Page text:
What is digital distribution?
What is digital distribution?
Digital distribution has become a crucial aspect of the music industry for all its stakeholders, from artists to labels and fans.
However, it's important to recognize that digital distribution, while now integral, is still relatively recent compared to traditional methods like physical CD and vinyl sales. It wasn't until 2015 that global digital distribution sales surpassed physical sales.
Put on your headphones as we explore the realm of digital distribution, delving into its brief history, core principles, and how you can leverage it to your advantage.
The Transition to the Digital Era
The phrase "the digital wave that decimated the music industry between the 1990s and 2000s" is a common reference. It alludes to a pivotal moment in music history marked by the advent and widespread adoption of MP3. This audio compression format revolutionized music consumption. MP3's impressive quality-to-size ratio allowed music enthusiasts to access their favorite tracks from the comfort of their homes, obviating the need for physical record shops. The impact was seismic, with physical sales revenues plummeting by half between 1999 and 2009.
The Rise of Digital Platforms
In 1999, Napster emerged as a game-changer. This online library offered downloadable MP3 files founded on peer-to-peer sharing of audio files, including some rare tracks. At its zenith, Napster boasted 80 million users. However, legal challenges from intellectual property lawyers representing prominent artists like Dr. Dre and Metallica led to its shutdown in 2001 due to copyright infringement.
In the same period, entities like CD Baby (founded in 1998) entered the scene, enabling artists to digitize and monetize their music on various streaming and downloading platforms while navigating legal boundaries. This landscape evolved with the introduction of iTunes in 2001 (now Apple Music), which marked the first legal and paying streaming and downloading store that respected copyrights. Major record labels joined iTunes as its initial partners, and it subsequently became the largest music seller in the United States by 2008. Indie-focused platforms like CD Baby also extended their artists' catalogs to iTunes.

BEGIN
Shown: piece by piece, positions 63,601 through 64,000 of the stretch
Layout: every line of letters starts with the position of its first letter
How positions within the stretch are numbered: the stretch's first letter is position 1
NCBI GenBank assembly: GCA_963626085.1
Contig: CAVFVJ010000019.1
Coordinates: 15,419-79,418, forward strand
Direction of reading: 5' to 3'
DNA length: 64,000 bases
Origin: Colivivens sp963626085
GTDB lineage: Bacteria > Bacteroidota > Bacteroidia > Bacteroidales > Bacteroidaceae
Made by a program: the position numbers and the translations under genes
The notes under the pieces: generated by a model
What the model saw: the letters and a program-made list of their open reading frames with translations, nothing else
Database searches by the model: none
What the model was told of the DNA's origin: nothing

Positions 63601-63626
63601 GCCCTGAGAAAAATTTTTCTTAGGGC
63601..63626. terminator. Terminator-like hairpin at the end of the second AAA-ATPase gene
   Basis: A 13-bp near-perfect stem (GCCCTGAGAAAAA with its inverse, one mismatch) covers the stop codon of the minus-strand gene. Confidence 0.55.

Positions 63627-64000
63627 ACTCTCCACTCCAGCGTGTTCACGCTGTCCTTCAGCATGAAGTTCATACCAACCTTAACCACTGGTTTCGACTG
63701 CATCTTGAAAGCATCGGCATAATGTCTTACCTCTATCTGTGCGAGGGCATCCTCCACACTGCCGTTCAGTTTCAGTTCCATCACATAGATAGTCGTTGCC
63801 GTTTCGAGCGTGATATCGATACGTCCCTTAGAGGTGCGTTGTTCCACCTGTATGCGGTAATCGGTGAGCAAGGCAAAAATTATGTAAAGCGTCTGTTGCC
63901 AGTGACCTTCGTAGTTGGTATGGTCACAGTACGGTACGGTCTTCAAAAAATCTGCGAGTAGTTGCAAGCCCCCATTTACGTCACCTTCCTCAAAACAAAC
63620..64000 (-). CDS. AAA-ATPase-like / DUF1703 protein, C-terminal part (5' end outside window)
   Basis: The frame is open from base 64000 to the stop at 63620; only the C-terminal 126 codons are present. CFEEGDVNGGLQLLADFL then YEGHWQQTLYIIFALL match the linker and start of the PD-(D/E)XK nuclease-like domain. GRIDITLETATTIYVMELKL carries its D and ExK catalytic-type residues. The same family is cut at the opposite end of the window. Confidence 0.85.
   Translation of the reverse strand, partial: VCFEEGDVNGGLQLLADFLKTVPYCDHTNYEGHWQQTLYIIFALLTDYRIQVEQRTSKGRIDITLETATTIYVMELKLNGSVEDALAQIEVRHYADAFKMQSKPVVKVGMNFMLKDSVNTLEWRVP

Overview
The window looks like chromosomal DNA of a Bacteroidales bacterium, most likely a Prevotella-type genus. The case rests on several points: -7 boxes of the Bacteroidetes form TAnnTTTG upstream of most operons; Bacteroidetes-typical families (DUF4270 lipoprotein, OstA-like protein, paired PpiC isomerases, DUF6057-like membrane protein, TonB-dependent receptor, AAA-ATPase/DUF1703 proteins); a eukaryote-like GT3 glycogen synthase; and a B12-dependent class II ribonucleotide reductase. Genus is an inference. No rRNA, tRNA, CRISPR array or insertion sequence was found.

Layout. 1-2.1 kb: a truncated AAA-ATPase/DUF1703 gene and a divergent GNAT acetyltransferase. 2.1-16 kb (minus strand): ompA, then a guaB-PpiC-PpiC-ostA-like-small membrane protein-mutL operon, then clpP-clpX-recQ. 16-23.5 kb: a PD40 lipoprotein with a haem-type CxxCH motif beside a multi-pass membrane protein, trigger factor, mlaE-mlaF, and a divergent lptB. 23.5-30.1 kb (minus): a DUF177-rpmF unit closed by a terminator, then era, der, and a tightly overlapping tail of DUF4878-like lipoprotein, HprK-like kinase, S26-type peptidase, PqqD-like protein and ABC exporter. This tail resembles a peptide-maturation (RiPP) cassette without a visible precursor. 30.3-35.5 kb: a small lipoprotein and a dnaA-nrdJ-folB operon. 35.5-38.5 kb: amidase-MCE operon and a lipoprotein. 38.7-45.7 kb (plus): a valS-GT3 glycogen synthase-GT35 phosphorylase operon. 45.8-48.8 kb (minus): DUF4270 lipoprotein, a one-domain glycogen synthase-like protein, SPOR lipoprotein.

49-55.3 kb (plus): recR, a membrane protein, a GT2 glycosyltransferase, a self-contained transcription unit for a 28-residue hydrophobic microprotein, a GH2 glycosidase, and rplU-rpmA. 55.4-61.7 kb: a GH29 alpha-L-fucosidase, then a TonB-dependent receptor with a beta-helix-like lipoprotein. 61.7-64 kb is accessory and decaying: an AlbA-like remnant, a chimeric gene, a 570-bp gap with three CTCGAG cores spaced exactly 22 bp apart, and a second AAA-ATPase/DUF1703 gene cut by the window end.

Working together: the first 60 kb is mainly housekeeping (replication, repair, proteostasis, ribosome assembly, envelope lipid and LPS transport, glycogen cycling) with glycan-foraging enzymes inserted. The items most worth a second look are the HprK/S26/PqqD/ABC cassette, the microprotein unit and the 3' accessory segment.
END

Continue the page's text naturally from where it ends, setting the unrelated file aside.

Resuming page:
The Proliferation of Digital Distribution
In the ensuing years, platforms rivaling iTunes began to emerge, with Deezer launching in 2007 and Spotify in 2008, among others. Concurrently, intermediary services between these platforms and artists multiplied. Companies such as Believe Digital, established in 2005, initially offered services for digitizing tapes and other rare music formats before expanding to handle digitized original recordings. Similarly, TuneCore (2005), iMusician (2007), Zimbalam (2009), and DistroKid (2013) entered the scene, all providing digital distribution services. These entities, often called digital distributors, play a pivotal role in the evolving landscape of the music industry, and we will delve into their operations in the following discussion.
Understanding How Digital Distribution Works
The digital distribution landscape involves four distinct sets of participants:
Artists: The individuals present during the recording of the music being distributed.
Producers: Entities or people responsible for funding the recording process.
Digital Service Providers (DSPs): Online platforms like Spotify, Apple Music, Deezer, Amazon Music, and more, which facilitate the distribution of music to listeners.